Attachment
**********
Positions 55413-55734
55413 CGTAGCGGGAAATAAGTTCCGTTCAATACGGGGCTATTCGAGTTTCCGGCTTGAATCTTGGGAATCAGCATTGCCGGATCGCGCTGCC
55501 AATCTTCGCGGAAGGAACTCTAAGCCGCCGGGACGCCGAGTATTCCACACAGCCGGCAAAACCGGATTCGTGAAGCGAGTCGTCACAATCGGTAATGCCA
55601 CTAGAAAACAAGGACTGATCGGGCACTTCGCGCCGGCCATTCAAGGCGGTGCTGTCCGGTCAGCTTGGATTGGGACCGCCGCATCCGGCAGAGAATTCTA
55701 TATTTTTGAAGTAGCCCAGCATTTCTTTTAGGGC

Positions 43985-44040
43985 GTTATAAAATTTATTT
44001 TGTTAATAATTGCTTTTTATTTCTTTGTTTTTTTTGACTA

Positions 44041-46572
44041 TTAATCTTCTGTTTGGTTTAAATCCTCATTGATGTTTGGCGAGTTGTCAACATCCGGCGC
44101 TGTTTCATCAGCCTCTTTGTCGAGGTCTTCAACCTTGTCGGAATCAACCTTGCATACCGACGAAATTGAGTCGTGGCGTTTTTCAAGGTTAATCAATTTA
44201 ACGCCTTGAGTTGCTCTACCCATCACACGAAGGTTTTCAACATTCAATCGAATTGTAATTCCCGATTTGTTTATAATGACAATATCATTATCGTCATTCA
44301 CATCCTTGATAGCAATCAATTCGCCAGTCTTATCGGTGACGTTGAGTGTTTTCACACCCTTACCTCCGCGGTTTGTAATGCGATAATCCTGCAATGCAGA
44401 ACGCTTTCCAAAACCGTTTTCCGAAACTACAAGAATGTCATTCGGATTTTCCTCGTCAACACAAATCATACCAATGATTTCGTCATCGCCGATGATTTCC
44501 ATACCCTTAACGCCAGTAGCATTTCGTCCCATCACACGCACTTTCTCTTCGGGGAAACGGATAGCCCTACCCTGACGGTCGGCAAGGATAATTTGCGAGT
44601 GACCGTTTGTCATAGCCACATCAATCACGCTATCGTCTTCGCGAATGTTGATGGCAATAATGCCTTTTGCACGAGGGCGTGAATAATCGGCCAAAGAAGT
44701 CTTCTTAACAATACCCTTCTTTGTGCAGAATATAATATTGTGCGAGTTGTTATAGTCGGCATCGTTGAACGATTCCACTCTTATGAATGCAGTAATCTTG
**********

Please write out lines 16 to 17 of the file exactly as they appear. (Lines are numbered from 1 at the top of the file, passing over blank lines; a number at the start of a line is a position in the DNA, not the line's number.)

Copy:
44601 GACCGTTTGTCATAGCCACATCAATCACGCTATCGTCTTCGCGAATGTTGATGGCAATAATGCCTTTTGCACGAGGGCGTGAATAATCGGCCAAAGAAGT
44701 CTTCTTAACAATACCCTTCTTTGTGCAGAATATAATATTGTGCGAGTTGTTATAGTCGGCATCGTTGAACGATTCCACTCTTATGAATGCAGTAATCTTG